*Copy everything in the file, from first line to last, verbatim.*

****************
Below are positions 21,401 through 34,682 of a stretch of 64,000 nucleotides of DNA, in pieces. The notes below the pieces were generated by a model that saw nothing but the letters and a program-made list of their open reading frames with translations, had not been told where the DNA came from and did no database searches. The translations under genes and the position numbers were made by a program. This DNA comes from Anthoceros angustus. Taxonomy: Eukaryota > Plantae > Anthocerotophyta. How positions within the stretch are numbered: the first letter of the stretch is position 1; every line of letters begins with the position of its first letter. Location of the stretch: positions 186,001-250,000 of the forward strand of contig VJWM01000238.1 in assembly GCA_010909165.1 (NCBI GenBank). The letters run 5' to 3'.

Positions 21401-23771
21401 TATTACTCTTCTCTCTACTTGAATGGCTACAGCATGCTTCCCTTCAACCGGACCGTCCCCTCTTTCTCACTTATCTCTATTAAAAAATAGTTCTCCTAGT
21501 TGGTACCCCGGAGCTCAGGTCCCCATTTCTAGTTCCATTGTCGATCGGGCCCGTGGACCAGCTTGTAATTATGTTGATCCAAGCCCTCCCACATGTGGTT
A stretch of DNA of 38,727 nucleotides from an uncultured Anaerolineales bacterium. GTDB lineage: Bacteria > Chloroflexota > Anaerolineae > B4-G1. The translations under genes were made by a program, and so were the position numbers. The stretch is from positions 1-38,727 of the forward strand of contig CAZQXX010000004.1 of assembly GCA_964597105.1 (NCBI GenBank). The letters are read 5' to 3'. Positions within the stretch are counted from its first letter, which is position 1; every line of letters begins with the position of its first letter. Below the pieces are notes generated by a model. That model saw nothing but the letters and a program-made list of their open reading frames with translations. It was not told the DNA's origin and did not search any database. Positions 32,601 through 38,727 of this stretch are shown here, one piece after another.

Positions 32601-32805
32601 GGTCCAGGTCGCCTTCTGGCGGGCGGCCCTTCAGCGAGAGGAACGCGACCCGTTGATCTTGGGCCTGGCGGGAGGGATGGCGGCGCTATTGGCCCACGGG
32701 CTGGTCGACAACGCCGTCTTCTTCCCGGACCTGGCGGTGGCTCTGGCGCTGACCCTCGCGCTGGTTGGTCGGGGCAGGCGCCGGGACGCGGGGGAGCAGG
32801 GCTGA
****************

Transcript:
Below are positions 21,401 through 34,682 of a stretch of 64,000 nucleotides of DNA, in pieces. The notes below the pieces were generated by a model that saw nothing but the letters and a program-made list of their open reading frames with translations, had not been told where the DNA came from and did no database searches. The translations under genes and the position numbers were made by a program. This DNA comes from Anthoceros angustus. Taxonomy: Eukaryota > Plantae > Anthocerotophyta. How positions within the stretch are numbered: the first letter of the stretch is position 1; every line of letters begins with the position of its first letter. Location of the stretch: positions 186,001-250,000 of the forward strand of contig VJWM01000238.1 in assembly GCA_010909165.1 (NCBI GenBank). The letters run 5' to 3'.

Positions 21401-23771
21401 TATTACTCTTCTCTCTACTTGAATGGCTACAGCATGCTTCCCTTCAACCGGACCGTCCCCTCTTTCTCACTTATCTCTATTAAAAAATAGTTCTCCTAGT
21501 TGGTACCCCGGAGCTCAGGTCCCCATTTCTAGTTCCATTGTCGATCGGGCCCGTGGACCAGCTTGTAATTATGTTGATCCAAGCCCTCCCACATGTGGTT
A stretch of DNA of 38,727 nucleotides from an uncultured Anaerolineales bacterium. GTDB lineage: Bacteria > Chloroflexota > Anaerolineae > B4-G1. The translations under genes were made by a program, and so were the position numbers. The stretch is from positions 1-38,727 of the forward strand of contig CAZQXX010000004.1 of assembly GCA_964597105.1 (NCBI GenBank). The letters are read 5' to 3'. Positions within the stretch are counted from its first letter, which is position 1; every line of letters begins with the position of its first letter. Below the pieces are notes generated by a model. That model saw nothing but the letters and a program-made list of their open reading frames with translations. It was not told the DNA's origin and did not search any database. Positions 32,601 through 38,727 of this stretch are shown here, one piece after another.

Positions 32601-32805
32601 GGTCCAGGTCGCCTTCTGGCGGGCGGCCCTTCAGCGAGAGGAACGCGACCCGTTGATCTTGGGCCTGGCGGGAGGGATGGCGGCGCTATTGGCCCACGGG
32701 CTGGTCGACAACGCCGTCTTCTTCCCGGACCTGGCGGTGGCTCTGGCGCTGACCCTCGCGCTGGTTGGTCGGGGCAGGCGCCGGGACGCGGGGGAGCAGG
32801 GCTGA